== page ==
- Enterprises should work with providers to develop more meaningful KPIs within SLA agreements.
- AI technology is enabling predictive fault detection; working with providers will help improve AI performance.
Service level agreements (SLAs) are one of the tech world’s necessary evils and often one of its most ineffective tools. Ideally, no SLAs should be required; enterprises would much rather have the service work than be compensated for its failure. Furthermore, the financial penalty in SLAs is often nowhere close to compensating for the financial loss caused by an outage. GlobalData’s conversations with enterprises have revealed a lack of faith from enterprises in SLAs, with more than one IT manager referring to them as ‘pointless.’
The concept of an SLA seems fair enough; things sometimes go wrong, and when they do, the client will be compensated. However, it is also possible to view SLAs as an expectation for – and acceptance of – failure. Key performance indicators (KPIs) within SLAs also add to a feeling of alienation from businesses. Technical language about performance metrics (e.g., jitter, latency, and service uptime) matches the way that service providers think about networks and session initiation protocol trunks, but the language does not necessarily tally with what an enterprise needs from its service. As service providers seek to grow their managed and professional services revenues, enterprises have every right to expect the guarantees that come with a service to match their ambitions more closely.
There are two key areas in which change is, slowly, happening. The first is centered around ‘outcome-oriented’ SLAs. This essentially means that the KPI in an SLA will be tailored to match the outcomes that businesses wish to achieve from technology solutions rather than being purely centered on technical performance.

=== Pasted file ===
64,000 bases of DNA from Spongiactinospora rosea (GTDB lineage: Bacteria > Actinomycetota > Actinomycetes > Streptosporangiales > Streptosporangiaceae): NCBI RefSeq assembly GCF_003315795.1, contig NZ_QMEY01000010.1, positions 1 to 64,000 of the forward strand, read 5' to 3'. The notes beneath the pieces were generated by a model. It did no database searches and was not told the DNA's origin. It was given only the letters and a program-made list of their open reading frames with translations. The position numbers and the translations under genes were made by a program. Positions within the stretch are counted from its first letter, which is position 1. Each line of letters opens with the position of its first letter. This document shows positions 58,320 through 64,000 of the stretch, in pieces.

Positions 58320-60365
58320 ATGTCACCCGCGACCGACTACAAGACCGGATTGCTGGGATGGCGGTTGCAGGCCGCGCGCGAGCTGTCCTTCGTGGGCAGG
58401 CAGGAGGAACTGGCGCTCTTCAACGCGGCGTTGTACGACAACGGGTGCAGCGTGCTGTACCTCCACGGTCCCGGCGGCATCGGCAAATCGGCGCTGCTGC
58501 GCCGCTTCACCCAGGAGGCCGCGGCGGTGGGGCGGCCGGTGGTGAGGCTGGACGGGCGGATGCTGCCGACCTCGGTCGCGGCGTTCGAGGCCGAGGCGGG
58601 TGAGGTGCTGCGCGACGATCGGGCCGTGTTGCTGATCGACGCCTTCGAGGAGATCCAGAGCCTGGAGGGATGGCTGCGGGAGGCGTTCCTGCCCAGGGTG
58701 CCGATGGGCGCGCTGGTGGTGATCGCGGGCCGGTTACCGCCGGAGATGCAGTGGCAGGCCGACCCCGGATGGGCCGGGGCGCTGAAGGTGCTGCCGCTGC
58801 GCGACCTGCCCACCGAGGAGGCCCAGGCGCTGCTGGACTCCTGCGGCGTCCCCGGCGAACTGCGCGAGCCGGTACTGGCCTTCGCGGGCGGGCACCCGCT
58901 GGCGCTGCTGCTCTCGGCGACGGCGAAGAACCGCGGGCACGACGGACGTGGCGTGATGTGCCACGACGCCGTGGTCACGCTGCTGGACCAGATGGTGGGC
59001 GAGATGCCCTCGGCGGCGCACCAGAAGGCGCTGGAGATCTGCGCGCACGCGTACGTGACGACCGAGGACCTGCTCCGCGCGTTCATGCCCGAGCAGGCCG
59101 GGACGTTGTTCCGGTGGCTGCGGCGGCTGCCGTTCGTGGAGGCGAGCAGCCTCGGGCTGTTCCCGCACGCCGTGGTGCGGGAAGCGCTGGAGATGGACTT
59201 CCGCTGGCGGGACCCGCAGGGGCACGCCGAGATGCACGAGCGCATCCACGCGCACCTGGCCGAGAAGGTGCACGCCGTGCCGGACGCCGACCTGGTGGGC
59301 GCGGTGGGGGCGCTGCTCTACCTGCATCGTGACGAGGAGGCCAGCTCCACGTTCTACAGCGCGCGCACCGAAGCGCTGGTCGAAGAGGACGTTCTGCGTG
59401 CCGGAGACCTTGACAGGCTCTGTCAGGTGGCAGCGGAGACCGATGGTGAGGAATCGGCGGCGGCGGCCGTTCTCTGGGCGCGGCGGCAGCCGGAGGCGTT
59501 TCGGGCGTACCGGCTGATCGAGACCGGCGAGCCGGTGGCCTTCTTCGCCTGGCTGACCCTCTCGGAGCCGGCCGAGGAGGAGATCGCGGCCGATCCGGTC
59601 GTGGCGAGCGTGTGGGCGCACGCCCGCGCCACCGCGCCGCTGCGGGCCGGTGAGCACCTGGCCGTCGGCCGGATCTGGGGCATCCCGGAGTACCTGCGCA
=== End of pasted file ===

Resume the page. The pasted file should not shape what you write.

Virgin Media O2’s (VMO2) business-to-business unit has made a foray into this market with its new ‘Success Agreements.’ VMO2 has added increased flexibility to its SLAs with a greater tolerance for service churn within contracts and three months of free parallel running during provider transition periods. The success component of the SLA involves agreed-upon KPIs between the customer and the provider that will be monitored by a ‘success board.’ If success standards are not met, this may ultimately lead to zero charging for service components of contracts during periods where agreed levels of success are not achieved.
VMO2’s approach doesn’t drastically move SLAs away from traditional telecoms performance metrics, but it gives the customer greater ability to determine what is important and shows a willingness from the provider to take on more risk. The longer-term challenge will be finding a balance that shares risk and reward (on both sides) without the potential of either increasing exponentially.
Another aspect of the evolution of SLAs and wider service monitoring is being driven by artificial intelligence (AI) in combination with process automation. Orange Business Services has recently delivered an example of how AI can improve service performance with its new Service Manage-Watch proposition (for a full analysis, please see: “Orange Adds Predictive AI Power to its Network Monitoring with Service Manage-Watch Launch“). Orange’s solution commits to 10% of fault tickets being generated automatically by its AI engine. This is a tentative step, one that does not fully address the failings of current SLAs, but it reduces the burden on enterprises of reporting faults; it also includes the ability to diagnose errors more accurately with recommendations of how to prevent similar errors from occurring.
Both of these examples require cooperation between the enterprise and the provider, and it is clear that greater pre and post-sales engagement will increasingly deliver an enhanced SLA experience.